September 27, 2014 | by Kim Proescholdt
Cutaneous T cell lymphomas are types of non-Hodgkin lymphoma that arise when infection-fighting white blood cells in the lymphatic system – called lymphocytes – become malignant and affect the skin. The result is rashes and, sometimes, tumors, which can be mistaken for other dermatological conditions. In a small number of people, the disease may progress to the lymph nodes or internal organs, causing serious complications.
Here Jasmine Zain, M.D., associate clinical professor and director of City of Hope’s T Cell Lymphoma Program, discusses how in recent years, greater research efforts, advanced treatment options and more collaboration among physicians have contributed to better care and outcomes for patients, and helped many to return to a normal life.
What is cutaneous T cell lymphoma (CTCL) and what are the symptoms?
CTCL is a rare form of lymphoma that arises primarily in the skin. It is not to be confused with the more common forms of skin cancer that include melanoma and squamous cell carcinoma. Lymphomas are cancers of the lymphoid system and usually arise in lymph nodes. However, with skin being the largest lymphoid organ in the body and our first line of defense against the outside environment, occasionally it becomes the site of lymphoma formation.
Unlike nodal lymphomas, skin lymphomas tend to be of the T cell type, though there are some forms of B cell lymphomas (cutaneous B cell lymphomas, or CBCL) that can arise in the skin, as well. There are several types of cutaneous T and B cell lymphomas. They are approached, staged and treated in unique ways as compared to other types of lymphomas.
Mycosis fungoides is the most common type of CTCL. A primary symptom is a rash that arises initially in areas of the skin that are not normally exposed to sunlight. They look like eczematous rashes and can be difficult to distinguish from benign skin conditions like eczema or psoriasis, even with a biopsy. This type of lymphoma remains confined to the skin and does not involve internal organs until late stages of the disease. The clinical course is indolent with most of the patients surviving 20 years or more.
Are there any known risk factors for CTCL?
There are no known risk factors for CTCL. In particular, there is no association with exposure to sunlight or UV radiation. It cannot be transmitted to anyone by contact or any other means.
How is CTCL treated at City of Hope? Are there any new advances?
City of Hope is in the unique position to offer the whole spectrum of therapeutic options for CTCL including light therapy, photophreisis, chemotherapy and stem cell transplantation. There is a large portfolio of clinical trials aimed at innovative and targeted therapies for CTCL based upon basic science research being done by our scientists. Treatment of CTCL requires the expertise of many specialists including dermatology, oncology, radiation oncology and dermatopathology. At City of Hope, we employ a multidisciplinary approach for the treatment of these patients where all the specialists work together to establish the best treatment plan possible in a timely manner. This approach has been well established in some of the other large centers for CTCL in the country.
What’s new in CTCL research?
The last few years have seen some exciting new advances in the treatment of CTCL. These include the Federal Drug Administration’s approval of two epignetic agents for CTCL – vorinostat and romidepsin. These agents modify genetic expression of abnormal cancerous genes and have shown remarkable and sustained activity in the treatment of CTCL. In addition, several newer agents that have been approved for the treatment of peripheral T cell lymphomas have also shown excellent activity in CTCL and are in clinical use. These include pralatrexate and brentuximab vedotin. City of Hope was involved in the conduct of the pivotal trials for all the approval of these agents, and physician scientists here continue to explore molecular pathways that can be targeted for the treatment of CTCL.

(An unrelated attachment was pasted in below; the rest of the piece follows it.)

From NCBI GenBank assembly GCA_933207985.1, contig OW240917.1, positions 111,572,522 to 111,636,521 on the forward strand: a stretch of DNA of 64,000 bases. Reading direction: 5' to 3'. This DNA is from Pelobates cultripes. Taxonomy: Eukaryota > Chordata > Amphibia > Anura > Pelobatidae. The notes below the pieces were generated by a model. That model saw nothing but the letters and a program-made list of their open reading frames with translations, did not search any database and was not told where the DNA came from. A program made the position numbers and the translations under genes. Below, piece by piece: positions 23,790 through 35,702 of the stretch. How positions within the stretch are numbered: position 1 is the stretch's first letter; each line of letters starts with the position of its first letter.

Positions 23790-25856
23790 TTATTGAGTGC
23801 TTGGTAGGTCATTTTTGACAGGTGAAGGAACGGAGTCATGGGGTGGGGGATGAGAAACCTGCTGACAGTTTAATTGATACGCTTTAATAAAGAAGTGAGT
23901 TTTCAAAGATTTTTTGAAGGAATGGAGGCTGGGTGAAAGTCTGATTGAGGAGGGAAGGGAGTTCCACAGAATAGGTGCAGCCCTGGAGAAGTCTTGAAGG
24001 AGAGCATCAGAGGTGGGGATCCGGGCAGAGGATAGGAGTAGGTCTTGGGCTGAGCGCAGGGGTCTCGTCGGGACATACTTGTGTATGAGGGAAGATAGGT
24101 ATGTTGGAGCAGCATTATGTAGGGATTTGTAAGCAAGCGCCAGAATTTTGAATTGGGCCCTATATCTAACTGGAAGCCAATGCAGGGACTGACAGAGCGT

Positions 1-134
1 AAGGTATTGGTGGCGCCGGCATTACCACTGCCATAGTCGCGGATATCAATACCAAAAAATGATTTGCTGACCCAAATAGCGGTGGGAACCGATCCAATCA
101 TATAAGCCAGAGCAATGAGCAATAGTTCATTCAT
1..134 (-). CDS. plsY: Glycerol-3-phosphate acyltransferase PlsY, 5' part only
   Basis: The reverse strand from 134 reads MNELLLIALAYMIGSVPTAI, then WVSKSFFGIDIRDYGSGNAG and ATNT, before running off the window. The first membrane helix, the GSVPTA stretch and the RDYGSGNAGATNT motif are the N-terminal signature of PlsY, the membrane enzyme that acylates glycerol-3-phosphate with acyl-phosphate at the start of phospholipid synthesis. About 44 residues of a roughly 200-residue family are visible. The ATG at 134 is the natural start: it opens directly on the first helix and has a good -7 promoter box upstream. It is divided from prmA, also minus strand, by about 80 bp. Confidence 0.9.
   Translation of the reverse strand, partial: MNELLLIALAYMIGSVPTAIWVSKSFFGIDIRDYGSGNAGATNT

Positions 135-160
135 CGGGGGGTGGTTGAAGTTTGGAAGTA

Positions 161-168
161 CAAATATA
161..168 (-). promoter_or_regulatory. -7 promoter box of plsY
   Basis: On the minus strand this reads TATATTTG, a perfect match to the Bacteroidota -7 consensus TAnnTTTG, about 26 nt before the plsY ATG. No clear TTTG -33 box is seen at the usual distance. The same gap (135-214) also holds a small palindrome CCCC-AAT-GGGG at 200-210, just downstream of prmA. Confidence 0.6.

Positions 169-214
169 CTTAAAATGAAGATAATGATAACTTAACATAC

Why did you choose this field? What inspires you to do the work you do?
I got involved in the care of CTCL patients early on in my career and have been doing so now for over 15 years. I started working with CTCL because my division chief asked me to do so, and it was the best decision of my life. It has become the most exciting part of my academic career.
My biggest motivation remains my patients. CTCL patients have the unique challenge of having their disease on the “outside” of their body, affecting their appearance, their life and even their relationships. Since these are indolent disease, the patients have this disease for a long time, sometimes even the rest of their lives. And they have to continue to function in spite of it. I have seen examples of incredible strength of humanity and patience in these patients. Some of the most rewarding transplant outcomes for me have been with CTCL patients who have gone on to live normal lives.
What advice do you have for a patient recently diagnosed with CTCL?
These are rare diseases and most physicians see very few cases in their lifetime. The best advice is to get a second opinion at a center where the dermatologists, oncologists and pathologists have had experience in CTCL. A review of the biopsy and meeting with an expert will help you understand your disease and treatment options better. Most experts are willing to work with your local doctor to provide the best care possible and to ensure that you don’t miss out on any innovative therapies. The Cutaneous Lymphoma Foundation is also an excellent resource for patients looking for information on CTCL and the experts that treat the disease in their area.
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Learn more about non-Hodgkin lymphoma research and treatment at City of Hope.